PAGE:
Financial literacy program unveiled
By Matt Caulder
Published in News on August 28, 2013 1:46 PM
The United Way of Wayne County introduced its new financial literacy initiative to a gathering of about 50 people Tuesday at the Lane Tree Golf Club, including representatives from area banks and non-profit service organizations.
The program, expected to open to the public in January, aims at expanding the number of people in Wayne County using bank accounts while educating them on good financial practices, United Way Associate Director Karen Schneider said.
The program will offer classes on balancing a checkbook and managing a budget as well as other financial topics.
The breakfast meeting focused on introducing the public to the program so that when the classes are available in January the organizations will be able to refer people to the program they think would benefit from it.
"It went wonderfully. We had a good mix of people from various organizations," Ms. Schneider said. "They seemed positive and receptive to the opportunity."
She said that many of the faces in the room had been "at the table" from the start and had helped in identifying the gap in the community that the program aims to fill.
"Many of the people we are trying to reach use what we call alternative financial services," Ms. Schneider said. "These could be pay day lenders, check cashers or informal check cashers."
The problem with these types of services are the costs associated with these services, usually a percentage of the check being cashed.
"They are taking money they have earned and use part of that to access what we get for free." Ms. Schneider said. "It's just something they haven't learned yet. We're trying to help them keep more of their money."
According to the United Way, cashing checks using alternative financial services could cost a person up to $40,000 over a lifetime.
After the initial four module program is completed, there are about 10 other modules that participants can complete on topics such as managing a credit card, buying a mortgage and loans.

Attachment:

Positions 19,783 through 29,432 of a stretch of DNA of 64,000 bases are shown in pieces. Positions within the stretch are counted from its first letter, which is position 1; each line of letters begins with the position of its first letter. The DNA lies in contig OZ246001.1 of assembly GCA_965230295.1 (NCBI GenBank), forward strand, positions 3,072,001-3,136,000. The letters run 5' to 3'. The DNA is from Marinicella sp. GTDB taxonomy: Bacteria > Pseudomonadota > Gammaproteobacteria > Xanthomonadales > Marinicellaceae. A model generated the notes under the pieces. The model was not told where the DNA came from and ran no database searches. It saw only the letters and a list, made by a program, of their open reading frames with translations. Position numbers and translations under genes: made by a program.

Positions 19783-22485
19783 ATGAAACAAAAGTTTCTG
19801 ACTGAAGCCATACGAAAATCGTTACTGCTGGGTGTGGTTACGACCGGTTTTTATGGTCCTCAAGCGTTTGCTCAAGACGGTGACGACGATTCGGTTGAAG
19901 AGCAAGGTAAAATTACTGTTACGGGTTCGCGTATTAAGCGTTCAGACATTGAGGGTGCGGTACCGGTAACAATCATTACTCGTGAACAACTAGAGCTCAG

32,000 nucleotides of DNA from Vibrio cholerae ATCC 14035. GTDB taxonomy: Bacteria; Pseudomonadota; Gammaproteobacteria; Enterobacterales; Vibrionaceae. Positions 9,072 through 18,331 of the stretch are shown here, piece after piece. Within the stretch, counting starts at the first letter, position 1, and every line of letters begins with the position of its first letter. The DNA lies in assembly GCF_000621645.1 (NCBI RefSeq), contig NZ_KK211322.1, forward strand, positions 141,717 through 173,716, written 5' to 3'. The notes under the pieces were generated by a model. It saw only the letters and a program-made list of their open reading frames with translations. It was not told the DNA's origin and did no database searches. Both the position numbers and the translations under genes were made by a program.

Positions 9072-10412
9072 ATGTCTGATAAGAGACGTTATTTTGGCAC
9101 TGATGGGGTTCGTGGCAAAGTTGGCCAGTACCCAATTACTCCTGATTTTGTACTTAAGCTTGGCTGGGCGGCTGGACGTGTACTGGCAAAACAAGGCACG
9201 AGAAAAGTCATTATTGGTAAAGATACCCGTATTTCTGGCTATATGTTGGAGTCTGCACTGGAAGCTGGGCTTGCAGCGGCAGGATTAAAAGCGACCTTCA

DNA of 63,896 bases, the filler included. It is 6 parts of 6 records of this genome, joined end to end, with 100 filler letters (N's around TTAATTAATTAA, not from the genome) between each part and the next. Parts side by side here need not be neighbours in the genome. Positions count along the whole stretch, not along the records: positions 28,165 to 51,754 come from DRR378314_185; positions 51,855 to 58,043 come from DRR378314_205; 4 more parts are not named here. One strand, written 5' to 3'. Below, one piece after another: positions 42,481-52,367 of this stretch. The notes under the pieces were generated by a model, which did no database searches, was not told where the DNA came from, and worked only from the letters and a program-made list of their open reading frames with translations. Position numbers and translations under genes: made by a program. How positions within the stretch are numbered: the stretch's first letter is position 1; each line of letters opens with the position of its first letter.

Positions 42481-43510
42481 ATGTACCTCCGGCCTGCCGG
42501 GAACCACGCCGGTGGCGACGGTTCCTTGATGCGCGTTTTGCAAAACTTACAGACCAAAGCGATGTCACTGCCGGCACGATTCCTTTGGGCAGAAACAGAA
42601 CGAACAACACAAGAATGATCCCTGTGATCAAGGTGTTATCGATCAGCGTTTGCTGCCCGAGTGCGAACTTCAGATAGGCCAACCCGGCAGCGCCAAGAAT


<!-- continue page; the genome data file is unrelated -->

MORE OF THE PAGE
Judy Daniels, a business services officer with BB&T, is one of the participating bank employees helping with the training.
"We see a need in the community, and we want to help with that," Ms. Daniels said.
Once participants complete the program they can go to BB&T and open an account, but the education doesn't stop there.
"We're helping financially and with a product so once they complete the course they can come open an account," Ms. Daniels said. "Then we're going to continue to provide education for them."
Ms. Daniels is one of the bank representatives who will teach the classes.
Lt. Kenny Igleheart with the Salvation Army said he is excited to partner with United Way on the program to help the families who come to him and his organization for help.
"I had heard rumors of it for a while. I see this as a problem with our clients going to check cashing places. We see this as a need in the community. We're just asking to see how the army can help cover more people."
Igleheart said he is glad to hear that banks are on board with the program.
"A lot of these people see banks as bad, because of the fees, but it's good to hear they want to help," Igleheart said. "I'm excited to see what the literacy part encompasses."
Linda Holden-Cox is the executive director of Wayne Uplift, a domestic violence awareness group centered on helping remove women from abusive relationships.
"We're very excited about the program," Mrs. Holden-Cox said. "It is going to be very beneficial to women under banked or not banked. It will help them establish a financial situation when their spouse was the primary provider."
The program will run through its pilot phase at First African Baptist Church before opening to the public after the first of the year at Literacy Connections of Wayne County.